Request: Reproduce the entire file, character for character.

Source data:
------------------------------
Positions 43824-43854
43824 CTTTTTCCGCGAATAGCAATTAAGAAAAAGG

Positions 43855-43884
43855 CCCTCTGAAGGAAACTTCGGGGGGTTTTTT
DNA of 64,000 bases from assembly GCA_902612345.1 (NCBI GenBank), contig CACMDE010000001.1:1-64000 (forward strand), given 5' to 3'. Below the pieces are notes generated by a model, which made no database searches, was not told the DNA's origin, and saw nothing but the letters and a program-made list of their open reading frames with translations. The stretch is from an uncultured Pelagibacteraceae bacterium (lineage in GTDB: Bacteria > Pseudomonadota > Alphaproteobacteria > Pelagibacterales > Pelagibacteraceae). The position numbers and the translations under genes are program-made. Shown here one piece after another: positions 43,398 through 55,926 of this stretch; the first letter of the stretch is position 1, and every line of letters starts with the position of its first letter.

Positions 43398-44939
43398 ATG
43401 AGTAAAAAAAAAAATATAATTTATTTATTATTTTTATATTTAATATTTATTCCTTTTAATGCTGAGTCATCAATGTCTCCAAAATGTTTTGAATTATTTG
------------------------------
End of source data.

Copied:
Positions 43824-43854
43824 CTTTTTCCGCGAATAGCAATTAAGAAAAAGG

Positions 43855-43884
43855 CCCTCTGAAGGAAACTTCGGGGGGTTTTTT
DNA of 64,000 bases from assembly GCA_902612345.1 (NCBI GenBank), contig CACMDE010000001.1:1-64000 (forward strand), given 5' to 3'. Below the pieces are notes generated by a model, which made no database searches, was not told the DNA's origin, and saw nothing but the letters and a program-made list of their open reading frames with translations. The stretch is from an uncultured Pelagibacteraceae bacterium (lineage in GTDB: Bacteria > Pseudomonadota > Alphaproteobacteria > Pelagibacterales > Pelagibacteraceae). The position numbers and the translations under genes are program-made. Shown here one piece after another: positions 43,398 through 55,926 of this stretch; the first letter of the stretch is position 1, and every line of letters starts with the position of its first letter.

Positions 43398-44939
43398 ATG
43401 AGTAAAAAAAAAAATATAATTTATTTATTATTTTTATATTTAATATTTATTCCTTTTAATGCTGAGTCATCAATGTCTCCAAAATGTTTTGAATTATTTG